Even if something is not against the law it is not an evaluation about whether it is the right thing to do.


I am an attorney.  I am NOT your attorney.  This is NOT legal advice.  I am NOT giving you legal advice.  Do NOT rely upon these statements.  This is just rambling about copyright law.  No attorney-client relationship is being formed by this communication.  This text is copyrighted.  Any violation may be prosecuted to the full extent of the law.  But you can copy this text if you send me a homebrew beer.

I've done two BIAB small batches (2.5 gallons).  This is a great way to get into all grain without all the equipment.  I'm able to brew in the kitchen (on an electric stove no less). 

To help control the temperature of the mash, I put it into a pre-warmed oven.  Just make sure the oven is OFF.  Depending on the temp of the oven the mash will only go up or down about 5 degrees over an hour.

I think the beer I've made this way is better than my extract beer, but that may just be because of all the extra love I put into it.

General Homebrew Discussion / Origins of lager yeast
« on: August 23, 2011, 12:19:12 PM »
Found an interesting article about the possible origins of lager yeast:  beech trees in Patagonia.

See the article:

Kegging and Bottling / Cleaning Bottles - Soaking - How Often?
« on: April 17, 2011, 03:46:52 PM »
In the past I only cleaned the bottles when I first got them.  They were returnable, some with mold inside.  I have always just rinsed them out after drinking, so I figured that sanitizing before bottling was all I needed to do.  I recently bought some new beer bottles (the kind with beer included for free), and soaked them to clean off the labels.  They are squeaky clean now.  So I'm thinking about upping my standards and cleaning all my bottles before sanitizing.  What does everyone else do?

Extract/Partial Mash Brewing / Hop Calculations for Partial Boil
« on: April 09, 2011, 02:34:36 AM »
I will be brewing the BCS wheat beer recipe on page 192 tomorrow morning.  This is my first BCS recipe so I'm trying to match it as closely as possible.  But I'm not sure how to calculate how many oz of hops to use.  I'll be doing a partial boil of about 3 gallons (with a late addition of half the wheat extract), transfer most of it, then dilute up to 5.25 gallons.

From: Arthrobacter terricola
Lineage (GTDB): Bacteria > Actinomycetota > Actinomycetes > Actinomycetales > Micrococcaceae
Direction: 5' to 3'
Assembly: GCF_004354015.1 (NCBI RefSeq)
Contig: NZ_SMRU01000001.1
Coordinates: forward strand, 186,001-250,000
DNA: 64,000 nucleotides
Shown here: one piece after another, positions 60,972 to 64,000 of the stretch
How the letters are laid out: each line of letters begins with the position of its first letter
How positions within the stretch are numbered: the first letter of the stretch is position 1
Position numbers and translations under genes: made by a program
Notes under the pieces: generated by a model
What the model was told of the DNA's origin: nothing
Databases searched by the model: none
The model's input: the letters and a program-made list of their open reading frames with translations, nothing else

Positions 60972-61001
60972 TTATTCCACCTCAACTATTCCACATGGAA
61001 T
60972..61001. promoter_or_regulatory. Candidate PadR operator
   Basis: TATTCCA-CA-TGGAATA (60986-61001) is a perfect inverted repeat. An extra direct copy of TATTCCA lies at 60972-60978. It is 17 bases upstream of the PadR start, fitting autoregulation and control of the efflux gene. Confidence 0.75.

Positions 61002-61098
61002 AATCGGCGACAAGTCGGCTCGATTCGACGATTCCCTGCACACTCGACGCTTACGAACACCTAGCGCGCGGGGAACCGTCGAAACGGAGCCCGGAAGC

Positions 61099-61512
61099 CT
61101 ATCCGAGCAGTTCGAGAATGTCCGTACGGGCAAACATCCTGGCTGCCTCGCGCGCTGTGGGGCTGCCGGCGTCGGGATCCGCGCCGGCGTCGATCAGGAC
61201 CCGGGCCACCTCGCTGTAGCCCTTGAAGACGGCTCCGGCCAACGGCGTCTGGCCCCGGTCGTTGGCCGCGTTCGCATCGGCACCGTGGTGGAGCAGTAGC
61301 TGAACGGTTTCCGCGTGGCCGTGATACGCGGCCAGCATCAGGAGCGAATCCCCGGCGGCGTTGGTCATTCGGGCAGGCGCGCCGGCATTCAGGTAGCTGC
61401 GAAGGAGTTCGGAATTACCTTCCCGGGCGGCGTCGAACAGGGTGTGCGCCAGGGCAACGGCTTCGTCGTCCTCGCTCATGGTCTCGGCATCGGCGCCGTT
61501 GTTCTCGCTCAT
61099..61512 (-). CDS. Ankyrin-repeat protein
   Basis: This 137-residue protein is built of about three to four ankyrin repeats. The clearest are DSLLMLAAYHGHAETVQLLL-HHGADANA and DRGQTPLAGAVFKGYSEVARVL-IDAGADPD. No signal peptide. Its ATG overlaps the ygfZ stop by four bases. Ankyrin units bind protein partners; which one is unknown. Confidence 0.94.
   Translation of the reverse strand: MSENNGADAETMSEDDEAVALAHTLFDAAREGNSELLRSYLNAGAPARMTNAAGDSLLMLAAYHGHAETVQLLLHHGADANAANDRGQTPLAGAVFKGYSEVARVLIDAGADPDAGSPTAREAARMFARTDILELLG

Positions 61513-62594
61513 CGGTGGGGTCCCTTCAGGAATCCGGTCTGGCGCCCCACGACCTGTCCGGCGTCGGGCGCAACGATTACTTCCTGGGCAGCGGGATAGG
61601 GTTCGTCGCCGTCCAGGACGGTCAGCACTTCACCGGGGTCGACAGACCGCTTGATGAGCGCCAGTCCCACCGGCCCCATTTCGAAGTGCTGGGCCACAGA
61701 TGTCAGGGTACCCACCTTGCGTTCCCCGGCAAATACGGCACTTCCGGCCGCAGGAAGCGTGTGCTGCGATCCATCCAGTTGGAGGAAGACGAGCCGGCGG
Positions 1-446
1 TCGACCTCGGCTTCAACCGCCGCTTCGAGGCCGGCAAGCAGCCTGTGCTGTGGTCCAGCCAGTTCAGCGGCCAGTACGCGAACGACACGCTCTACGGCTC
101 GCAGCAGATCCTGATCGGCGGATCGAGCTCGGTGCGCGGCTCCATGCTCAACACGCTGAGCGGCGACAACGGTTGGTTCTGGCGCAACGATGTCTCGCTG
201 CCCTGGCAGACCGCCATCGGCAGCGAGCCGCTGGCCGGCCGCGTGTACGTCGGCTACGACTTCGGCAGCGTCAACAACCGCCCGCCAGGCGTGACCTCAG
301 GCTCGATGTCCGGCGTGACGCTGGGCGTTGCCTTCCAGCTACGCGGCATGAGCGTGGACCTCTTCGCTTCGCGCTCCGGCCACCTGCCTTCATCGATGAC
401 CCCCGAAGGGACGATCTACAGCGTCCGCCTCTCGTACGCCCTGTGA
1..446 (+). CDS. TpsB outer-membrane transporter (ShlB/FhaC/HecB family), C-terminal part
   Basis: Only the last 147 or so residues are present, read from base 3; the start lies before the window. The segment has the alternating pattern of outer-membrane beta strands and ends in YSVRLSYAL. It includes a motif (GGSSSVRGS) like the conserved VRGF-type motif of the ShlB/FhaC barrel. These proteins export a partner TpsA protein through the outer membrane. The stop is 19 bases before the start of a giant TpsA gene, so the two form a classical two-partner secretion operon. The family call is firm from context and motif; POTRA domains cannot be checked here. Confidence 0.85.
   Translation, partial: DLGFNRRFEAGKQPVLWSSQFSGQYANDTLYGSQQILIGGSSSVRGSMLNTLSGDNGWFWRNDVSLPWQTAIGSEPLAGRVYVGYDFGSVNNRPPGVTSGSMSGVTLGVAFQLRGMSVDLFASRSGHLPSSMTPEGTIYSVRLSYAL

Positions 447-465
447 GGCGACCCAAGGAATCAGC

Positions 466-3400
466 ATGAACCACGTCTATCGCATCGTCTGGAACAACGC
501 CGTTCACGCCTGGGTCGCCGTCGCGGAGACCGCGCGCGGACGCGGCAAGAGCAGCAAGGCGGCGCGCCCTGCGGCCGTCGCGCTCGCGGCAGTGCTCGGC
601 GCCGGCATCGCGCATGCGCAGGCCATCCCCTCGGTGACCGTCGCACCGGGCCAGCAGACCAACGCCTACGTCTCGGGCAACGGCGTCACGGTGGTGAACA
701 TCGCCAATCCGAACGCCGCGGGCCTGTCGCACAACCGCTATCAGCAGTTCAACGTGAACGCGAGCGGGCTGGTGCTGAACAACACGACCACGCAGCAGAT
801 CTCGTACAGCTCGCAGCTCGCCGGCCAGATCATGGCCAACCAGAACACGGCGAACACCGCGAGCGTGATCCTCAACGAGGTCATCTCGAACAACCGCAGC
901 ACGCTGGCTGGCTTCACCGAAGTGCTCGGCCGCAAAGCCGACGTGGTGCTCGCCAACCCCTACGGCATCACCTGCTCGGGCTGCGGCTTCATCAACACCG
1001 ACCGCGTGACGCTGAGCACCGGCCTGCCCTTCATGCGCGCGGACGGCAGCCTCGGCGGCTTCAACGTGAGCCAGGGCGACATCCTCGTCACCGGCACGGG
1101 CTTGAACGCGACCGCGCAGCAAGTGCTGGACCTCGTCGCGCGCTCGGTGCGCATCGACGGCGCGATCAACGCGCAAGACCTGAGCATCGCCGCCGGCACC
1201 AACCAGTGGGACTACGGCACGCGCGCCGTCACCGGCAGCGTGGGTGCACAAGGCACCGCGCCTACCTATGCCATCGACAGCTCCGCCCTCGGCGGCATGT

The recipe calls for Hallertau 4% AA, 60 min, 0.8 oz which will give 13.1 IBU (when following the recipe exactly with a pre-boil volume of 7 gallons at 1.043.  Because I'll be doing a late addition of half the wheat extract I expect that my initial gravity will be about the same.  The hops I have are not 4% they are 3%.  I assume that I should add 1.07 oz (4% x 0.8 oz / 3% = 1.07 oz) if I was doing a full boil, but I'm doing a partial boil.  BCS seems to say that it does not matter that I'm diluting, but that just does not make sense.  Should I double the hop addition?  (I'm not a hop head, and I want to match the recipe as closely as possible.)

What do other partial boil late extract brewers do?  ???

Classifieds / Starter Kit Groupon Deal - until 3/27/2011
« on: March 25, 2011, 12:47:40 PM »
Midwest is offering a starter kit through Groupon for a half off until march 27.

If you are interested see:

I have no affiliation with Groupon or Midwest Homebrewing.


General Homebrew Discussion / Re: Legality of brewing eisbier
« on: March 14, 2011, 08:38:29 PM »
What would happen if you "accidentally" left it outside on a freezing night?

In the worst case you would lose your Brewers License and you would be out of business.

Actually the worst case is worse than that.  You could go to jail.  It is a federal offense.

My limited understanding is that freezing to concentrate ethanol is considered distilling.  My information comes from a book about making hard apple cider.  They clearly explained that distilling and freezing to concentrate the ethanol is illegal.  I have not reviewed the actual law though. 

If you are serious about doing this I would consul an attorney.  Do not rely upon what someone else is doing.  Also, asking a government agency about whether it is illegal or not is in most cases not good enough.  If the person who spoke to you is mistaken, that will not protect you from violating the law. 

Pages: 1 [2] 3